CEU, Economics Department

Lecturer: Professor Antoin  Murphy
Course: 1 credit

Course Description:

      This course will cover the evolution of  some key issues in economic theory from Mercantilism to New Classical
Macroeconomics. There will be particular emphasis on the development of macroeconomic theory and policy. The
headings of this series of lectures as presented in the outline below are idiosyncratic and deliberately provocative.
The intention to force students to move away from the formalism of economic models so as to ask fundamental
questions about the nature and scope of economics. In tracing the evolution of macroeconomic theory and policy from
mercantilism to new classical macroeconomics the student will be asked to examine and analyse some leading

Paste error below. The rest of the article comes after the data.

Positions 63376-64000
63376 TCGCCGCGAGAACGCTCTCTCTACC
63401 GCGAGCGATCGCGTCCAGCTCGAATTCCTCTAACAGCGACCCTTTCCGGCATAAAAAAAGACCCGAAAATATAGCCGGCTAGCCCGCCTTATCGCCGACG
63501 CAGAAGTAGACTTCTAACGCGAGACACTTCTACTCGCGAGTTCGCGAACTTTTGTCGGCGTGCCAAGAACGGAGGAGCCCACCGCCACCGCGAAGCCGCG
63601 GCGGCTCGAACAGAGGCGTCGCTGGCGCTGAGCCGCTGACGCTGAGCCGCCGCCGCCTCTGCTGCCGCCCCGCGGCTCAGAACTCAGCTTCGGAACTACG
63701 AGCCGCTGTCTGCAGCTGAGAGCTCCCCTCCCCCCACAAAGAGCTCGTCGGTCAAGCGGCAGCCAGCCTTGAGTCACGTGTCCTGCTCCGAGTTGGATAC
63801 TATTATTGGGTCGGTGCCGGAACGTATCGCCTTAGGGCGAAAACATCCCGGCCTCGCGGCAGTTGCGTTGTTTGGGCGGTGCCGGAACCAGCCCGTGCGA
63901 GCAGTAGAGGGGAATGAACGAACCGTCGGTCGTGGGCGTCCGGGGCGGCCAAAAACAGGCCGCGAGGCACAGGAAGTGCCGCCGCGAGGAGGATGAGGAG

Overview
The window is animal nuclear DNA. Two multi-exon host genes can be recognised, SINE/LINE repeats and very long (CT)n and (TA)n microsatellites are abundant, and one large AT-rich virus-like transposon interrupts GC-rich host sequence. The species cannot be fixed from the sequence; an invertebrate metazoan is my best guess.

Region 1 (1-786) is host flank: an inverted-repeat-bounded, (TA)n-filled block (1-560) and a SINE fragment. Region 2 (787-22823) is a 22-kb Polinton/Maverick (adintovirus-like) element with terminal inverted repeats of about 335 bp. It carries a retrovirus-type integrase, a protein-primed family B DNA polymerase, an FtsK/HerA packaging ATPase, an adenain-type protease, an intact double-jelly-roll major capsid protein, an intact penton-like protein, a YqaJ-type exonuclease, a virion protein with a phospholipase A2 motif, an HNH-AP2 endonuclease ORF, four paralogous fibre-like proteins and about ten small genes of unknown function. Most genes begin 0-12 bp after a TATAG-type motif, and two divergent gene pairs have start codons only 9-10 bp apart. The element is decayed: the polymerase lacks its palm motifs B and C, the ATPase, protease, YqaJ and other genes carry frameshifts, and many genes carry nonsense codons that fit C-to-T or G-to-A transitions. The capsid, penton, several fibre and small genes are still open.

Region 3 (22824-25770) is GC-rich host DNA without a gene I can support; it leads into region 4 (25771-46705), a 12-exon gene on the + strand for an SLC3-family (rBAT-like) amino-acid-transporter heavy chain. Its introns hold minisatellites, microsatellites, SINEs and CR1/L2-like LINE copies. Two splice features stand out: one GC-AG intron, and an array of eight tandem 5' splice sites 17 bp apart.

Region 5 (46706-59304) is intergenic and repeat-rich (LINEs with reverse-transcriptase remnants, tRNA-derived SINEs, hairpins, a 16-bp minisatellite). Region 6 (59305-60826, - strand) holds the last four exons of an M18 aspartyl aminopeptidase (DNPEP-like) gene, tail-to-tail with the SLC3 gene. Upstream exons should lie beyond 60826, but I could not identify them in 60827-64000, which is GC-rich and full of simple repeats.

historical events and the major achievements in this area. Was mercantilism really the dark age of economic theorising?
Why did eighteenth century stock market bubbles arise? Why was there an emphasis on the role of laissez-faire in the
eighteenth century? How did economic writers start to conceptualize the interrelationships between different flows of
income, output and expenditure? How did the tableau économique show the potential for economic growth? How did
Turgot introduce capital into economic analysis?  To what extent did Adam Smith understand the role of money? Why,
after Smith's Wealth of Nations, was economics caricatured as the dismal science? How did Henry Thornton link monetary
theory with banking practice?
   The lectures then proceed to examine the role of money in the macroeconomic model. Is it a veil or does it have a real
role to play in influencing macroeconomic activity? Ultimately these type of questions raise the issue as to which school
of macroeconomic theory one wants to follow. Should it be Keynesianism, post-Keynesianism, monetarism, new classical